Stolen Teddy Bear With Woman’s Late Mother’s Voice Recording Returned After Ryan Reynolds Offers Reward

It can be extremely upsetting for some people not to have parents who live into their adult years. Any age can be traumatic to lose a parent, making the sentimental items they leave for us all the more crucial. People can attach meaning to anything that can provide solace and comfort during trying times, from clothes and electronics to even little items like a keychain.

The most precious item that was left to one woman in Vancouver, British Columbia, was a cute teddy bear produced in the build-a-bear workshop that had her mother's voice recorded over so that she could always listen to it. Prior to her death from cancer, Mara Soriano's mother left her a teddy bear with the message that Mara was loved and that her mother would always be by her side.

Sadly, Mara had to give the bear away because her possessions were taken from her car before her move in June 2020. Ryan Reynolds, a resident of Vancouver, saw her social media post after she posted it and instantly offered a $5,000 reward for the plush animal's return.

Reynolds' kind behavior not only made Mara's request more powerful, but it also turned out to be the nicest thing that ever happened to her because she was reunited with her treasured bear. In situations like these, it just goes to show how amazing certain celebrities are for using their influence for the greater good. Thankfully, these kinds of touching tales are occurring more frequently in today's connected society thanks to social media.

According to USA Today, Mara gave her bear the suitable moniker "Mamabear" and was devastated when it was lost. In June 2020, Mara was moving out of her Toronto condo and to Vancouver when her treasured bear, iPad, and Nintendo Switch were stolen. The bear held a farewell recorded message from her mother, Marilyn Sorano, who passed away from cancer in June 2019 at the age of 53, which is why it held such significance for her.

When the bear was kidnapped, Mara described her feelings to CBC News as follows:

"I'm just sad about it. I'm really heartbroken."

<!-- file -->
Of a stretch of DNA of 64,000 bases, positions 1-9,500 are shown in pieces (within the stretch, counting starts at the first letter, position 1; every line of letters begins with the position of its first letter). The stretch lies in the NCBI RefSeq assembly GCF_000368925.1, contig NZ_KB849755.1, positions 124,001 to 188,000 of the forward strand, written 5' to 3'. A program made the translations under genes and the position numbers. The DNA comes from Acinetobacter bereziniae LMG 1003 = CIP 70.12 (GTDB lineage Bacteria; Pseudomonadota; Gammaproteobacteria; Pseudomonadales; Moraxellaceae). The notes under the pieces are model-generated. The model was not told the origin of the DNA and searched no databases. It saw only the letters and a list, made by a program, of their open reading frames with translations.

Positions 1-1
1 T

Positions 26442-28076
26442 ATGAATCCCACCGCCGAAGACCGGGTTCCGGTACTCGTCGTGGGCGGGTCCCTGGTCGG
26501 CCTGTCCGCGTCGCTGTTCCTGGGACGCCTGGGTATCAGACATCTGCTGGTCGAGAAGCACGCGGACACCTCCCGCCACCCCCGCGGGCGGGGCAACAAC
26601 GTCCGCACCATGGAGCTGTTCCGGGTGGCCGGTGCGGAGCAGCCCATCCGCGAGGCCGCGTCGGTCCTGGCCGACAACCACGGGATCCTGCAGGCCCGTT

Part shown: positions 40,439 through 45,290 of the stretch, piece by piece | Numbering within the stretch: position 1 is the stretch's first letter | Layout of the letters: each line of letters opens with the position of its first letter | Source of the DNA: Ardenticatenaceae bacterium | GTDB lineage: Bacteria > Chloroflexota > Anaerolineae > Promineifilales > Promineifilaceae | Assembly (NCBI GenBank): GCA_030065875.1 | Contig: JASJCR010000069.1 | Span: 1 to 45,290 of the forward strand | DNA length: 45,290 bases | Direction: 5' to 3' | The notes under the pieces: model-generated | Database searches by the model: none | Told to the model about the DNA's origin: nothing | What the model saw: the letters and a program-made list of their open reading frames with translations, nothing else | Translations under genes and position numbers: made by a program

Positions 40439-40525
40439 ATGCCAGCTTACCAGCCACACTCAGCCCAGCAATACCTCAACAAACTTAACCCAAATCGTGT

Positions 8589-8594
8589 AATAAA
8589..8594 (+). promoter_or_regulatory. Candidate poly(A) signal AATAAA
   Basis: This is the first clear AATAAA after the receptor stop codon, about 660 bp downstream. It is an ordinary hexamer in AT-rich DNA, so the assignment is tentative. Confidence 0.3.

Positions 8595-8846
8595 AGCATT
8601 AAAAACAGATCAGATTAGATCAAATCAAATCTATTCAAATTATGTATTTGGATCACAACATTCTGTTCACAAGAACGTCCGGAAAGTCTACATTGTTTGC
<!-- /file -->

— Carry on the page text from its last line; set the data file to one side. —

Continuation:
She continued by adding further information about the recording within the bear:

"Her voice changed when she was at the hospice. much gentler Not the mother I knew growing up. The last time I remember her speaking in her typical voice, it was to that bear. She assured me that she would always be by my side and that she loved and was proud of me."

Mara was born in the Philippines and migrated to Toronto, Canada, when she was barely nine years old. She went on:

"It makes me miss home. A Filipino message is written within the bear. I love you is said there, but in our language. So it's incredibly particular and very special. I only need to locate my bear. I only give a damn about that."

According to USA Today, Mara posted signs all over the place requesting that the individuals who stole her backpack return the bear while still allowing them to retain the devices. She solely cared about the teddy bear; nothing else.

When Ryan Reynolds saw Mara's tale on CBC, he made sure to share it on his own Twitter. As a result, Mara's message quickly went viral. He stated in his tweet, "Vancouver: $5,000 to the first person to get this bear back to Mara. No queries were posed. This bear has to return home, I believe." As an additional incentive, he added, "If you #FindMarasBear, I'll send you so much @AviationGin it'll be influenced by the tide." He even added more incentives for anyone to return the bear unharmed. Zach Braff, another famous person, tweeted, "I NEED THIS BEAR TO COME HOME!!!!"

Thousands of individuals copied Reynolds and Braff after they posted their messages. Reynolds' post appeared to have an effect on the bear's taker, and Mara's bear arrived unhurt, suggesting that the financial incentives might have also had an impact.

In a different tweet, Mara said that the bear had "NOT A SCRATCH ON HER AT ALL! Her voice is still there, but she is missing her glasses. Two good samaritans brought her back to us in a secure location." This was undoubtedly reason for joy and demonstrated the influence social media has nowadays.

Mara expressed her gratitude to Reynolds for bringing attention to her tale to CBC News, saying, "I'm so tremendously glad for the awareness boost that (Reynolds) provided to this kind of narrative," and that it was "simply incredible that someone like him would take note on someone like me."
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